💚 Plastic-Eating Discoveries ♻️

💚 Plastic-Eating Discoveries ♻️

Dennis Kamprad

Read Time:5 Minutes


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Hey fellow impactful ninja ?

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Stay impactful,

Happy Thursday 👋

Think about all the throw-away products around you. What are they made of? Yes, plastic!

Even if you’re not always using them, it’s just difficult to cut down on how much plastic you (have to) use in your daily life. Or at least I find it a challenge to completely cut down on it. 

I’m frankly disappointed that so many products and their packaging still rely on plastic that can’t really be recycled!

That’s why I am especially happy to share this week’s story of the week with you…

♻️ Discovered: Plastic-Eating Microorganisms

Great news for the potential reduction of our plastic waste (and maybe even creating a circular plastic economy)!

A recent study isolated 34 cold-adapted microbial strains from alpine and Arctic soils, and tested their ability to degrade different types of plastics at a lower temperature of 15°C.

The results showed that many of these strains could break down biodegradable plastic films and dispersed polyester-polyurethane, indicating their potential to contribute to a more sustainable plastic economy.

Because they can degrade plastic at a temperature as low as 15°C (unlike other microbes), it is significantly easier to use them on a global scale.

These microbial strains could serve as a valuable resource for sustainable plastic-waste recycling at lower temperatures.

Does this mean that we are one step closer to a circular economy? Potentially yes! While more research is needed, these microbial strains are a great step in the right direction.

📢 More Good News…

👉 UNEP report shows plastic pollution can be reduced by as much as 80% by 2040: Aside from reducing the production of plastic, the report outlines many ways to minimize pollution. It would require some major changes, and the charges may be costly at first, but these efforts would make a serious positive impact on our planet.

👉 6 Indigenous reserves are recognized in Brazil: Brazilian president ‘Lula’ created 6 new Indigenous reserves in Brazil, effectively protecting 620,000 hectares (1.5m acres) from deforestation. While other areas desperately need protection as well, this is excellent development so far.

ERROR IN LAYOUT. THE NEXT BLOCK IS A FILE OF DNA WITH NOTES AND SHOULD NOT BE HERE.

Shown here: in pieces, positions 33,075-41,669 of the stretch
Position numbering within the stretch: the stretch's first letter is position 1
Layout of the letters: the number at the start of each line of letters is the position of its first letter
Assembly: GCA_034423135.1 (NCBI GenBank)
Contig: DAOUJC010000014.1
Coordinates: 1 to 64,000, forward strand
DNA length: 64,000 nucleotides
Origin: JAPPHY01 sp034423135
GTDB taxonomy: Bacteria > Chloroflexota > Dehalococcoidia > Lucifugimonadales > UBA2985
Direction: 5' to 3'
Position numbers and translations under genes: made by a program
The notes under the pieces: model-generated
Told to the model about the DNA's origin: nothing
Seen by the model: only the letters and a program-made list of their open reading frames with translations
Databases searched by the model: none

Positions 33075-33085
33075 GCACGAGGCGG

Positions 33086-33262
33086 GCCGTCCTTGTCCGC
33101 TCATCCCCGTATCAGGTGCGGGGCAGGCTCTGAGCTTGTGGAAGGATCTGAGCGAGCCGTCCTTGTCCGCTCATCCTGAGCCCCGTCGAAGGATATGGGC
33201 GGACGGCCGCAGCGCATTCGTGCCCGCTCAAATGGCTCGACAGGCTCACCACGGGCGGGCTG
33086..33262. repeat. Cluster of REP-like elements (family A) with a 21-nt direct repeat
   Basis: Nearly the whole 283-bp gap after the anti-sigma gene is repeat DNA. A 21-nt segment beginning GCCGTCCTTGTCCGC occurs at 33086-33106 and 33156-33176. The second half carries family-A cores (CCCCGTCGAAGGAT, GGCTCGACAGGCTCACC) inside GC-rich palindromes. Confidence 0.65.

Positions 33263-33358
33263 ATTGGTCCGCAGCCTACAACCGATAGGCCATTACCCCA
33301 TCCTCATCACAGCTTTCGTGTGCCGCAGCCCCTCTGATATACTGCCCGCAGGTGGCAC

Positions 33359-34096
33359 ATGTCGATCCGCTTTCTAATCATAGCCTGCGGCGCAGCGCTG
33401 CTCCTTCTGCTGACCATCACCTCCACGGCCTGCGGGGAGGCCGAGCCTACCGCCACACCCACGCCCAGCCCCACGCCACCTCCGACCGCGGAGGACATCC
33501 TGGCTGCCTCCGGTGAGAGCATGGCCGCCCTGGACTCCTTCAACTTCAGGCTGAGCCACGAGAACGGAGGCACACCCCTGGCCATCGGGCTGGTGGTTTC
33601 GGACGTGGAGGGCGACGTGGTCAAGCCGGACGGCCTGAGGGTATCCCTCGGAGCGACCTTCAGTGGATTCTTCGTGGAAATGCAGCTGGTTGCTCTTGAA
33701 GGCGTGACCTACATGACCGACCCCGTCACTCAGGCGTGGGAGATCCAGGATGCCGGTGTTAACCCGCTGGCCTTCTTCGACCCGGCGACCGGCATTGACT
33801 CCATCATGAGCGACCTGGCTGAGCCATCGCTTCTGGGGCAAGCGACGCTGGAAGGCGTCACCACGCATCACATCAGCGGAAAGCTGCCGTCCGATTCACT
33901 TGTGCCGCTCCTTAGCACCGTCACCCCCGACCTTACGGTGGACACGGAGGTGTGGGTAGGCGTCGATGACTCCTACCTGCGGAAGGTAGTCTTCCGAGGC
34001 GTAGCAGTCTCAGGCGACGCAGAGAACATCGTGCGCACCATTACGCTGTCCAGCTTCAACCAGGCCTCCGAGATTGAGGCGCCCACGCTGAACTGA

👉 Platypus reintroduced in Australian national park after 50 years: Due to habitat loss, platypuses have been at risk of extinction and disappeared from Australia’s oldest national park over half a century ago. But after years of careful planning, scientists were able to release platypuses into the Royal National Park, in the hopes that these egg-laying mammals can re-establish a population.

Let’s share the positive news and make a bigger positive impact on the world & society together!

Stay impactful 💚

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Dennis (Founder & Chief Ninja)

PS: Thank you for reading our first-ever newsletter, I’m so grateful to have you here!

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🌎 Event of the Week: World Hunger Day

🌱 Did you know that World Hunger Day takes place this coming Sunday, May 28? This event was founded by The Hunger Project in 2011 to call attention to the global food crisis. In line with the UN Sustainable Goal of Zero Hunger, the World Hunger Day raises awareness about global hunger issues, creating sustainable food systems, and encouraging ethical actions to address food insecurity.

Below are our favorite charities that are especially relevant this week:

📜 This Week in History

❤️ May 21, 1881: The American Red Cross was founded by Clara Barton and Adolphus Solomons. Since then, their organization has provided 142 years of compassionate service and disaster relief to millions of people in need.

🌳 May 27, 1907: Rachel Louise Carson, known as the mother of modern environmentalism, was born in Springdale, Pennsylvania. Her book, Silent Spring, exposed the dangers of chemical pesticides and led to the creation of the US Environmental Protection Agency (EPA).

💭 Quote of the Week

“But man is a part of nature, and his war against nature is inevitably a war against himself.”

― Rachel Carson; marine biologist, writer, and conservationist

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